5. Inexpensive education:

A child that loves to read will never be uneducated. Regardless of their financial ability to pay for formal education, a child that loves to read can access any learning they can think of. With the vast resources available on the internet, access to local libraries and other resources, all it takes is an ability, desire and love for words and books to learn anything.

6. Higher achievement:

Everyone wants their child to excel in their learning and education. Countless studies have shown that parent involvement, specifically reading to their children, leads to higher achievement in grades, test scores, reading ability, and a variety of other educational achievements. The Harvard Family Research Project looked at 77 different studies that supported this reality: that children that are read to by their parents generally have higher academic achievement.

7. Encourage creativity:

Imagination and creativity take form as we read to our children. It opens their minds to new things and allows them to build dreams of their own. It allows them to see that they can think outside the box and do things differently. From the incredible and silly animals in Dr. Seuss’s zoo’s or circus to the majesty of Aslan in the Chronicles of Narnia, books can challenge our reality and help us and our children to see solutions and possibilities we never knew existed.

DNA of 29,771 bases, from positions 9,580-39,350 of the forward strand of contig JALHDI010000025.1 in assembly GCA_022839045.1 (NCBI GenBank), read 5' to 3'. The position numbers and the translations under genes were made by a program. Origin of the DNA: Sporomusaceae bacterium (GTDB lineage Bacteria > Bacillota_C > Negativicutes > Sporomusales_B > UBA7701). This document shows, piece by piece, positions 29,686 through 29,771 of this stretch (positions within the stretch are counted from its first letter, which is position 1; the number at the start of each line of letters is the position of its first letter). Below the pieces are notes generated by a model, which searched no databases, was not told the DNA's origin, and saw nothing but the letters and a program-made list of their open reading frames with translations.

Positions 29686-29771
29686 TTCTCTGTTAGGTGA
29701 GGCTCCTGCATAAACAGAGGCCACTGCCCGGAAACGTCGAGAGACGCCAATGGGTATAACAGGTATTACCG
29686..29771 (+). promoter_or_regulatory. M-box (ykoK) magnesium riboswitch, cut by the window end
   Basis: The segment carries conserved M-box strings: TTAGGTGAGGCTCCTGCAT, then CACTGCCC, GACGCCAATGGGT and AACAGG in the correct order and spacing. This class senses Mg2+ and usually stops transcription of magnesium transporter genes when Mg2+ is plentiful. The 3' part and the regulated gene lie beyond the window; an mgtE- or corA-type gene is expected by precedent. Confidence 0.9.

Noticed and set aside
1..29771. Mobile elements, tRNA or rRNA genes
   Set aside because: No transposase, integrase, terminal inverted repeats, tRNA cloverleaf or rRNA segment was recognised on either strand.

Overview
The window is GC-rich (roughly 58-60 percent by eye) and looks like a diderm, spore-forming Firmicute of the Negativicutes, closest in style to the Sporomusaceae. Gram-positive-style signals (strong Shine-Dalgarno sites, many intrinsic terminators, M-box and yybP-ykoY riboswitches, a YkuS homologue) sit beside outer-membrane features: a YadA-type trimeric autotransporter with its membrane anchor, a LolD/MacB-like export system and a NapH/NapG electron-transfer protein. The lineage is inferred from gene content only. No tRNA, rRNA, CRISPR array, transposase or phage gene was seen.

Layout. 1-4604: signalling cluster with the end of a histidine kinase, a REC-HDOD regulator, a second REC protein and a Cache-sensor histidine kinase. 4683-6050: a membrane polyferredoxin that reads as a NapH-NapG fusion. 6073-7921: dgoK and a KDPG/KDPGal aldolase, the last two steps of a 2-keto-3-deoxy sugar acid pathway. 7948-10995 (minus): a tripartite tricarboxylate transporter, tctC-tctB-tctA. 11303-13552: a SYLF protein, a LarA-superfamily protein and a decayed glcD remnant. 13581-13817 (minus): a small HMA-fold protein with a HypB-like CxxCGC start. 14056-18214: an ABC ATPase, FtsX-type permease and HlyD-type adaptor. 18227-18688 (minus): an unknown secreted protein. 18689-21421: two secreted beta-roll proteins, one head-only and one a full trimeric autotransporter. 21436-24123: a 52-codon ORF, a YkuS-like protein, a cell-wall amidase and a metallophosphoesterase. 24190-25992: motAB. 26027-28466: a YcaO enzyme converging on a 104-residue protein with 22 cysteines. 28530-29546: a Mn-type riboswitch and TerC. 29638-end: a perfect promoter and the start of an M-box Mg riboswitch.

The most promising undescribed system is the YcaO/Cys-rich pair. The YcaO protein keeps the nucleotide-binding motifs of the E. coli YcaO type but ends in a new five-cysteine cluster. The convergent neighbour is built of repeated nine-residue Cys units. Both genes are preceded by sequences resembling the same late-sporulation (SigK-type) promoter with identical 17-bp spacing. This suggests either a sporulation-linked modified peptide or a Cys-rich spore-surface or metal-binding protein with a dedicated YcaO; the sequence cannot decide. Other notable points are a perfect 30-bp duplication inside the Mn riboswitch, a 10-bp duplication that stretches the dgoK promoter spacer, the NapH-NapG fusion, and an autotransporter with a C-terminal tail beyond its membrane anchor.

8. Develop a love for reading and learning:

Kids that have parents that love to read are much more likely to be children that love to read. When this happens all of the other benefits of this list come along for the ride the rest of the child’s life. The University of Michigan Psychology Department suggests that in order to motivate kids to truly love to read, reading needs to become a social activity. We should read together, share books and titles, as well as discuss stories, jokes and personal insights from the books. The more pleasant and social the reading experience becomes, the more motivated they are to read.

9. Develop problem solving and decision making skills:

There is actually a form of therapy called narrative therapy or bibliotherapy that uses books and stories to process emotions and teach specific skills to cope and resolve personal or relational problems. If we are deliberate in helping our children identify problems in a story, brainstorm solutions, plan, and anticipate consequences of characters actions, they will be better capable of processing these principles in their own lives.

10. Provides opportunities for meaningful conversation:

I have had discussion with my seven and five year old children about topics of freedom, fairness, honesty, kindness and the whys of life. I have had them ask questions about God, about faith, about their grandfather, who they have never met, and about what I love best about them, all because of books we have read together.

11. Learn emotional intelligence: